FROILAN GAUDIONCO, vs. HON. SENEN PENARANDA, G.R No. 79284. November 27, 1987
Facts: On 29 May 1986, Teresita Gaudionco, the legal wife of the petitioner, Froilan Gaudionco, filed with the RTC-Misamis Oriental, presided over by respondent Judge, Hon. Senen Penaranda, a complaint against petitioner for legal separation, on the ground of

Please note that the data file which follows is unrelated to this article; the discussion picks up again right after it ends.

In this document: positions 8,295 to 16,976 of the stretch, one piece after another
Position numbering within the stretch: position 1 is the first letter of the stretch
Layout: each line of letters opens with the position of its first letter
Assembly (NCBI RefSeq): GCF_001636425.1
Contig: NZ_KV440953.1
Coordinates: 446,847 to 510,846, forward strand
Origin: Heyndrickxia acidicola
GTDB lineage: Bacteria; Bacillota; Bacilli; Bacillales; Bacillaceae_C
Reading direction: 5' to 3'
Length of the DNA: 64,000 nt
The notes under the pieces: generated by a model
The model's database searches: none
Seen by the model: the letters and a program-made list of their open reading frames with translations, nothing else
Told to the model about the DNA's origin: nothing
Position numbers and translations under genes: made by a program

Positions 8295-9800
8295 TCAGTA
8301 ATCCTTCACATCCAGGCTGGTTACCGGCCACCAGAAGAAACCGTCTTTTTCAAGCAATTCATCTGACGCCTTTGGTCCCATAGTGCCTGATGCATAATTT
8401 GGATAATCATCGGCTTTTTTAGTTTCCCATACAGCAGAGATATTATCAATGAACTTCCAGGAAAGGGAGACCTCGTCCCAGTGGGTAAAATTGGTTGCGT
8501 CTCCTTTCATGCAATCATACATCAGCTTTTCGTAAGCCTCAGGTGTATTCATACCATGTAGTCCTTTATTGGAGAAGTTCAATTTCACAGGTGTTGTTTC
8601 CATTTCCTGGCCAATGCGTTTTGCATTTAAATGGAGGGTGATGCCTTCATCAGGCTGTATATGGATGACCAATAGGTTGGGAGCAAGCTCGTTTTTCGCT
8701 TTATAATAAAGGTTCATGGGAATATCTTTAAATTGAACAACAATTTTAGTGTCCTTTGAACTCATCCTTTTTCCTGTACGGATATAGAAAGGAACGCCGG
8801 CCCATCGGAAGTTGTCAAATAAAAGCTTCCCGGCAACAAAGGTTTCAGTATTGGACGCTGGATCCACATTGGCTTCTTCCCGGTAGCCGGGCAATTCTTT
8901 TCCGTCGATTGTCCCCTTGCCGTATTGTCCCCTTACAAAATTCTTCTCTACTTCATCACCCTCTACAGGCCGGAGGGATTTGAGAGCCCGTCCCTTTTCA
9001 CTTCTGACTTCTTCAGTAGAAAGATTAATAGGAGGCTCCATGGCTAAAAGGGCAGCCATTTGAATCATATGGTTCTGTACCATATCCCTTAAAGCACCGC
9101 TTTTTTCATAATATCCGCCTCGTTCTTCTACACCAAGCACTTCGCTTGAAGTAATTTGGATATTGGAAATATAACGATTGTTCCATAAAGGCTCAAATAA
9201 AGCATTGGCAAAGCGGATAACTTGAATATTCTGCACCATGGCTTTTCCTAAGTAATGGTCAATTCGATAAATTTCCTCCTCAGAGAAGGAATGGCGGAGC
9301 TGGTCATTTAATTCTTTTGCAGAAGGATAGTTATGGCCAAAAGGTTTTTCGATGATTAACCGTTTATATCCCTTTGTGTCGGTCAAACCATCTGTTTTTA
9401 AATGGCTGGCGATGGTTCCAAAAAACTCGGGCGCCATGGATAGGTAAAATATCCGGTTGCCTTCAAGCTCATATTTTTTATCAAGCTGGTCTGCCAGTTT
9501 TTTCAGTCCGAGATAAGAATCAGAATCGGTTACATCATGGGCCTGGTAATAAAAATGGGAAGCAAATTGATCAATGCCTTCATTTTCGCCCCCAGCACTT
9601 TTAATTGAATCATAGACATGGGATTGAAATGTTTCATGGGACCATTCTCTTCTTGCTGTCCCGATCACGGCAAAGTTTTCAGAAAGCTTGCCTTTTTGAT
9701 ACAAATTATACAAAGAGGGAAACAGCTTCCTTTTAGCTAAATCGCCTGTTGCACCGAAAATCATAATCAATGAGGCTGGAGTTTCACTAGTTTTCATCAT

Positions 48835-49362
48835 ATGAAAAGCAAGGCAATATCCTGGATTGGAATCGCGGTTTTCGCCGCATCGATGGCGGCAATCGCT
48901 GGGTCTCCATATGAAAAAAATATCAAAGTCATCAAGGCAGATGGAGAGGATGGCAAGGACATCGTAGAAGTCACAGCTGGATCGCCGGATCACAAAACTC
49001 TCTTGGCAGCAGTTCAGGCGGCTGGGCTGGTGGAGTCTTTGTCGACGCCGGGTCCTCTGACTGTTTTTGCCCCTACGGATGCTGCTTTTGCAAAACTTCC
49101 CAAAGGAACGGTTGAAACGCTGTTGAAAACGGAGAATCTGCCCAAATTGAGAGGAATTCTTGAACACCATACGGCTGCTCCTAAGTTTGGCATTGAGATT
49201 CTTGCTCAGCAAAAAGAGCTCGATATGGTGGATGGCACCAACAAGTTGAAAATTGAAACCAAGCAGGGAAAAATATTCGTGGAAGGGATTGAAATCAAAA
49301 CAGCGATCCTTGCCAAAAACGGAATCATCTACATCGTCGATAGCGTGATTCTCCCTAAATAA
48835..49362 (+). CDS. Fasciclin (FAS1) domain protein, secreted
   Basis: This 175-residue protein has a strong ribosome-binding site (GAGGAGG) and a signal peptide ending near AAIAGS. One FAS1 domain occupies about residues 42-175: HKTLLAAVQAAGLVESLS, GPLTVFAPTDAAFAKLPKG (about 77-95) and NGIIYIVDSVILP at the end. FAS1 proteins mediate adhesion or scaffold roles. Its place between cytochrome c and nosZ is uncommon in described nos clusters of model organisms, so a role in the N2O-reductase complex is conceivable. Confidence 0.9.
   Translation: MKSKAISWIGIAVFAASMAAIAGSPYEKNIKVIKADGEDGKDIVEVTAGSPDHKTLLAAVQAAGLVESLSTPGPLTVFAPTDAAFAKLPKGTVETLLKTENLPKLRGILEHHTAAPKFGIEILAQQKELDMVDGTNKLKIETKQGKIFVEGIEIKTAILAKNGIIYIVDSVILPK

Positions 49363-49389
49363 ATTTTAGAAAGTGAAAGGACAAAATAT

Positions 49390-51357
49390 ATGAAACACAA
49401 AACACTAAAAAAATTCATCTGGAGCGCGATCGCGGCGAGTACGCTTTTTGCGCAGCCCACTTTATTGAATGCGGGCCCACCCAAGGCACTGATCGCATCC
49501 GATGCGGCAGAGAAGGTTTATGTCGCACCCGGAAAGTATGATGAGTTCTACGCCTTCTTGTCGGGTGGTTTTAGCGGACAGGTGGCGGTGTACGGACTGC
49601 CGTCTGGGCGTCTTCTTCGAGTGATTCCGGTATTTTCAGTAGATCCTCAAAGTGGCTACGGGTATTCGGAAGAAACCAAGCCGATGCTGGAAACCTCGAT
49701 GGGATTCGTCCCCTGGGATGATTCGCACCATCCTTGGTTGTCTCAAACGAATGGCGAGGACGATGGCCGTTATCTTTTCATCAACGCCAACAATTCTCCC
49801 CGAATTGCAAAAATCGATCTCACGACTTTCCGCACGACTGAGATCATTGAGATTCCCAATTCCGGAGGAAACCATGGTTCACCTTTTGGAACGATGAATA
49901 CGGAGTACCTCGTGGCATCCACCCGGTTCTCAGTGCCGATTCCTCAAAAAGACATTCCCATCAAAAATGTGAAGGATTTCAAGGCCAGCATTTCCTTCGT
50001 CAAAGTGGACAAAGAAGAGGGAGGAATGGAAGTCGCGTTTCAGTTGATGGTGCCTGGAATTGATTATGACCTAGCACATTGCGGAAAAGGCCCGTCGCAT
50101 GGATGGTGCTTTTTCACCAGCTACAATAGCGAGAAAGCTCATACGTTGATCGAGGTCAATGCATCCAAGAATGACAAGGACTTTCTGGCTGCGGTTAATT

concubinage, with a petition for support and payment of damages. On 13 October 1986, Teresita Gaudionco also filed with the MTC-General Santos City, a complaint against petitioner for concubinage. On 14 November 1986, an application for the provisional remedy of support pendente lite, pending a decision in the action for legal separation, was filed by Teresita Gaudionco in the civil case for legal separation. The respondent judge then ordered the payment of support pendente lite. The petitioner believes that the civil action for legal separation is grounded on concubinage, so that all proceedings related to legal separation will have to be suspended to await conviction or acquittal for concubinage in the criminal case. Petitioner also argues that his conviction for concubinage will have to be first secured before the action for legal separation can prosper or succeed, as the basis of the action for legal separation is his alleged offense of concubinage. He also alleges that the judge acted in abuse of discretion in ordering him for payment of support. Issue: Whether or not the ground is sufficient in this case? Ruling: In view of the amendment under the 1985 Rules on Criminal Procedure, a civil action for legal separation, based on concubinage, may proceed ahead of, or simultaneously with, a criminal action for concubinage, because said civil action is not one "to enforce the civil liability arising from the offense" even if both the civil and criminal actions arise from or are related to the same offense. Such civil action is one intended to obtain the right to live separately, with the legal consequences thereof, such as, the dissolution of the conjugal partnership of gains, custody of offsprings support, and disqualification from inheriting from the innocent spouse, among others. A decree of legal separation, on the ground of concubinage, may be issued upon proof by preponderance of evidence in the action for legal separation. No criminal proceeding or conviction is necessary. Petitioner's attempt to resist payment of support pendente lite to his wife must also fail, as we find no proof of grave abuse of discretion on the part of the respondent Judge in ordering the same. Support pendente lite, as a remedy, can be availed of in an action for legal separation, and granted at the discretion of the judge. If petitioner finds the amount of support pendente lite ordered as too onerous, he can always file a motion to modify.